Comp parts last as long as they always have - if not LONGER.
The only problem is that software devs (looking at you, MS) make OS' for new comps (i.e. OEM) - their main market ISNT upgrading people. So, as its being bundled with new comps, they always have an expanding resource cap, rather than a fixed one. As updates are released, the resource usage goes up, making the comp slower and slower.
With no software-side maintenance (boot managing, defrag, CCleaner, etc.), this can all add up insanely fast, so a comp that was fast one year might be incredibly slow the next.
Some good examples of this are my old Dells (yes, I had two
). The first one was from '03, ran a p4 @ 2.4ghz, 512mb of ram, a 64mb integrated Intel GPU and an 80gb HDD. Back then I was a totally new person in the gaming area, so I was playing games like Age of Empires 1, Rise of Nations, etc. Mainly 2D RTS games. My first REAL 3D game was Combat Flight Simulator 3, and that ran at about 15fps @ 640x480 on the lowest settings - and I didnt notice settings existed (last PC games I played were in the mid 90's - there WERE no settings!). That comp also was running Win XP x32.
I had it up until last march, when I FINALLY replaced it. At that point, it was still running the same instal of the same OS, had zero games installed on it, and I had done everything I could to make it "fast" again. However, it took about 2 minutes to load windows, 3 minutes to load Outlook, and about 30 seconds to open up IE. i.e. things that should not take time.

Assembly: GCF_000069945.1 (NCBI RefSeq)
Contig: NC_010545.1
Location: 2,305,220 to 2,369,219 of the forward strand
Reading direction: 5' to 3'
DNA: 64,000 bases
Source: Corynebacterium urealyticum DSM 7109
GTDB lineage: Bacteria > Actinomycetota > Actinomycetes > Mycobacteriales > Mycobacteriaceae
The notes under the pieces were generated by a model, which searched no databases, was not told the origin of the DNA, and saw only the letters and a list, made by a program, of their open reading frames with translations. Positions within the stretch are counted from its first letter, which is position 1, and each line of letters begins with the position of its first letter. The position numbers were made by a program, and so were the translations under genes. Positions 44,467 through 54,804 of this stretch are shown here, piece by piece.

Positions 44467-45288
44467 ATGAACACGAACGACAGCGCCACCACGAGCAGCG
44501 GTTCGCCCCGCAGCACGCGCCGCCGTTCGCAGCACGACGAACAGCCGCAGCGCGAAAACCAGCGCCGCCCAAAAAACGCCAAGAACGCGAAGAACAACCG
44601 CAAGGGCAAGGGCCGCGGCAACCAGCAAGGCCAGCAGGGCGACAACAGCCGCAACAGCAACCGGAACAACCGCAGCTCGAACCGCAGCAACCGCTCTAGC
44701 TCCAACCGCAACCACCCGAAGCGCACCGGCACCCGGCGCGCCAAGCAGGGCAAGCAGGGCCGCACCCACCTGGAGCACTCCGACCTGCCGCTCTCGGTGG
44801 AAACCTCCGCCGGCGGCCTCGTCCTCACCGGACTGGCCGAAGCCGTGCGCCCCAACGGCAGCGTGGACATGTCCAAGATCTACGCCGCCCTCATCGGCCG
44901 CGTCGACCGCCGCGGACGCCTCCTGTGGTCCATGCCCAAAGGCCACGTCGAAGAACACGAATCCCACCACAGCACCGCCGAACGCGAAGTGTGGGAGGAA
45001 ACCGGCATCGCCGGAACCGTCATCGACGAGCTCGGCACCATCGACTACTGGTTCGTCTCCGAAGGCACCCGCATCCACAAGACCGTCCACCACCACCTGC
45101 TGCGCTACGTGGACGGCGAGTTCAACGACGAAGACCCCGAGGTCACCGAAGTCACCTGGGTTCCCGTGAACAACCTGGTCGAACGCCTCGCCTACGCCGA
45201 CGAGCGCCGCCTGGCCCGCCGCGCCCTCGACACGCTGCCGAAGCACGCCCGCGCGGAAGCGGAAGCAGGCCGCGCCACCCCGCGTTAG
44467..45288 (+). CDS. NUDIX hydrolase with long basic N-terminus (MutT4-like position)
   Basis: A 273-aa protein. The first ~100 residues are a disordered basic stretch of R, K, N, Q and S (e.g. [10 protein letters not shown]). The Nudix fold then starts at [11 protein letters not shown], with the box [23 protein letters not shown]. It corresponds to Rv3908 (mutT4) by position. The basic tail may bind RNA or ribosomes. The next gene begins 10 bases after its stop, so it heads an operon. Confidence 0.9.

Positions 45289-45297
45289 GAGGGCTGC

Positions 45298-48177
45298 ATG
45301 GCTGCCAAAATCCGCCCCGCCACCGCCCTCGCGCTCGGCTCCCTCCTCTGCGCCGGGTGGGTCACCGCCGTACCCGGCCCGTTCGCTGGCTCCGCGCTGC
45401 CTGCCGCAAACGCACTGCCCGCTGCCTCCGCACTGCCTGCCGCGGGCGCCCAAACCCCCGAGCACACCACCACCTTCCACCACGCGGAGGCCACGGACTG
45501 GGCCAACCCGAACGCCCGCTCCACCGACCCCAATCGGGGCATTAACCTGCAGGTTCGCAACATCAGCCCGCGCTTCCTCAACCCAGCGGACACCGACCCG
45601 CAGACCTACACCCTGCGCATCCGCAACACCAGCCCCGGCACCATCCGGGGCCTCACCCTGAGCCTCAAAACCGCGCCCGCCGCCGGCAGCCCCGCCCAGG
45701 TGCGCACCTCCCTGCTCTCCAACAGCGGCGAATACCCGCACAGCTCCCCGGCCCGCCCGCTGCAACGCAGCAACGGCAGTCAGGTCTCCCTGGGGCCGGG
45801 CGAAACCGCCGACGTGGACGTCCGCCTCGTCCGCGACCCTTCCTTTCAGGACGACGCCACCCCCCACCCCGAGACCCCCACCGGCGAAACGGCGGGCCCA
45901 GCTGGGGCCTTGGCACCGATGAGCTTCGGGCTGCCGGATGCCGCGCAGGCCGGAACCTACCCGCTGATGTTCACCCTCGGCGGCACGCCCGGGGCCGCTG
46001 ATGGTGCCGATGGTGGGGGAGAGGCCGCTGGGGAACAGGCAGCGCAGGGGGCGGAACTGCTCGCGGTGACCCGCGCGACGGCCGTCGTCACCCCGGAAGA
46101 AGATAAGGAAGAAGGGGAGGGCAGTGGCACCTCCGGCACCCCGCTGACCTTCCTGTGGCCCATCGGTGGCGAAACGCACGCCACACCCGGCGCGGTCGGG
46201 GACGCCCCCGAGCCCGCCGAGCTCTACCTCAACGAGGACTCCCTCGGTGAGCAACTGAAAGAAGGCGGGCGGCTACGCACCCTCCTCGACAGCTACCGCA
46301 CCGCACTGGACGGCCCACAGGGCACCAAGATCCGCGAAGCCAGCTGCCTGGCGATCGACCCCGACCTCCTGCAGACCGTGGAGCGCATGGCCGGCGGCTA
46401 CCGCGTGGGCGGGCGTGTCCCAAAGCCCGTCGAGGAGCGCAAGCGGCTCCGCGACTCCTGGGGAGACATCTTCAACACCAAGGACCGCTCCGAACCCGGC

Basically what had happened was that Windows kept releasing updates which would only use a few KB more ram, or a few more CPU cycles. Over 7 or 8 years, that adds up a LOT, especially with only 512mb ram and a single core, 2.4ghz CPU. Amazingly it was the most reliable PC i've ever had. I had ONE BSOD in 8 years, and one freeze-up when I left a game idling for 5 or 6 hours in a 3D scene (i.e. using the GPU).
The same thing happened with my Dell from Jan 2006.
A long time before this, they didnt release updates all that often, and even then they werent even needed. An OS would come "as is" for the most part.